“So, gentlemen…” Rachel said, facing the delegation, “…what can I do for you?”
“Miss Hammersmith, we need your help,” Mayor Orville began.
“It is of utmost importance that you listen to us,” Sheriff Aberdeen added.
“Local lore and tradition require your assistance,” Dr. Cuttlefish declared.
“Only you can save Christmas for all the good people of Hallowind Cove,” Father MacGillicuddy implored.
“And besides, you really wouldn’t want to piss off Krampus,” Ian Rayburn added darkly, while Father MacGillicuddy looked scandalised at his choice of words.
Only you can save Christmas? Honestly? Who did they think she was, Rudolph the Red-Nosed Reindeer?
“I’m sorry, but none of this makes any sense at all,” Rachel replied.
“Don’t look at me,” Paul MacQuarie said with a shrug, “I only came here for a blueberry muffin.”
“As I said, the town of Hallowind Cove needs your help, Miss Hammersmith,” Mayor Orville declared.
“Only you can save Christmas,” Father MacGillicuddy announced.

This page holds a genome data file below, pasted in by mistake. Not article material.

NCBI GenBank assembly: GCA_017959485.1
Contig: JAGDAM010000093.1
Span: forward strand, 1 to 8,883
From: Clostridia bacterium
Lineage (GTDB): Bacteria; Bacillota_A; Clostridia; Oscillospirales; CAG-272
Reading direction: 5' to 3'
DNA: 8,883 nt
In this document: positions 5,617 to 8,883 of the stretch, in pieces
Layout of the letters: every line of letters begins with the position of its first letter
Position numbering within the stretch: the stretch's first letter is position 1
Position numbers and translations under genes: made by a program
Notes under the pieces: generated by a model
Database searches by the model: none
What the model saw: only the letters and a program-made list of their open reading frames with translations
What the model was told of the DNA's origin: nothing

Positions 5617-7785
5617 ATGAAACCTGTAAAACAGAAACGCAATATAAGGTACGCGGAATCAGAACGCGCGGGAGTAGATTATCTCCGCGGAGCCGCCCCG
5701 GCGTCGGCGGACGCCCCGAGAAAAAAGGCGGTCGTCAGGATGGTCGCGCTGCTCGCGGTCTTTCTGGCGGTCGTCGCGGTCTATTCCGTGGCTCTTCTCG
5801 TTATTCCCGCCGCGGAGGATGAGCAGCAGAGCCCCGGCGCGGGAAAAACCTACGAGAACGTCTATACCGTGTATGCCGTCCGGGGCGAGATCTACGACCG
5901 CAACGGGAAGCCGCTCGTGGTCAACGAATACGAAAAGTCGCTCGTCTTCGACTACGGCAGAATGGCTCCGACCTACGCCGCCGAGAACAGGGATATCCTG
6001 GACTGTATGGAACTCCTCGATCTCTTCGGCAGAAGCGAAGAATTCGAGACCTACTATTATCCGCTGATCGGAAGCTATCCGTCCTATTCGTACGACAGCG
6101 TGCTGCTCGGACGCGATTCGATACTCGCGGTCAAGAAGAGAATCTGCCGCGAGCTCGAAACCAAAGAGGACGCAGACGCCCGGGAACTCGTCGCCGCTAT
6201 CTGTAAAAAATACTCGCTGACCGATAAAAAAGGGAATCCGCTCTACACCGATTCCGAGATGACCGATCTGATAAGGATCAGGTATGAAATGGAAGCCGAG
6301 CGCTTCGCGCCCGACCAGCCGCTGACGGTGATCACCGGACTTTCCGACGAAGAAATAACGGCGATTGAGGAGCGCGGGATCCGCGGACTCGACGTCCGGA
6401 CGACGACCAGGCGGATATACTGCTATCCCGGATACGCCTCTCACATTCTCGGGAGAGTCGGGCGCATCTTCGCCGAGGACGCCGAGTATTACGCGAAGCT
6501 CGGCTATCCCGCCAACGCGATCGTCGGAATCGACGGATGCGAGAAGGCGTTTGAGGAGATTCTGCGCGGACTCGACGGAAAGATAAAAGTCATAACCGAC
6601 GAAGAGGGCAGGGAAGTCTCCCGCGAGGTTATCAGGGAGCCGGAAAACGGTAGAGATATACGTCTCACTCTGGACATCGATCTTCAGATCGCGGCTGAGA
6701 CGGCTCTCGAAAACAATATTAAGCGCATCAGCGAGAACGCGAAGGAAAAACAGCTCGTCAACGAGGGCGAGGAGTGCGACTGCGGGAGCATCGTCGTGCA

By now Rachel was getting a definite sense of déjà vu. “Excuse, but what exactly is the problem?”
“The problem…” Dr. Cuttlefish announced, “…is Krampus.”
He obviously thought that this explained everything. But instead it left Rachel even more confused than before.
“Excuse me, but what is a Krampus?”
“Not what, who,” Ian said darkly.
“According to legend, the Krampus is a companion of Saint Nicholas…” Dr. Cuttlefish began.
“The martyred bishop of Myra, not the Coca Cola-fied abomination known as Santa Claus,” Father MacGillicuddy added.
Dr. Cuttlefish cleared his throat. “As I was saying, Krampus is a companion of Saint Nicholas, one of several such companions. Commonly depicted as a shaggy creature with horns and a cloven hoof, Krampus embodies dark, chaos and evil, while Saint Nicholas embodies light and good.”
“That’s… uhm… very interesting,” Rachel said, unsure what this had to do with anything.
Undaunted, Dr. Cuttlefish continued, “According to legend, Saint Nicholas and Krampus go around town on the night of December 5…”
“Which happens to be the night before December 6, that is Saint Nicholas day,” Father MacGillicuddy interrupted.
Dr. Cuttlefish shot him a dirty look. “As I was saying, Krampus and Saint Nicholas go around town on the night of December 5. They enter houses, where Saint Nicholas gives apples, nuts, candy and tangerines to the good children, while Krampus spanks the bad kids with a birch rod. Some also say he snatches bad children and takes them away to hell.”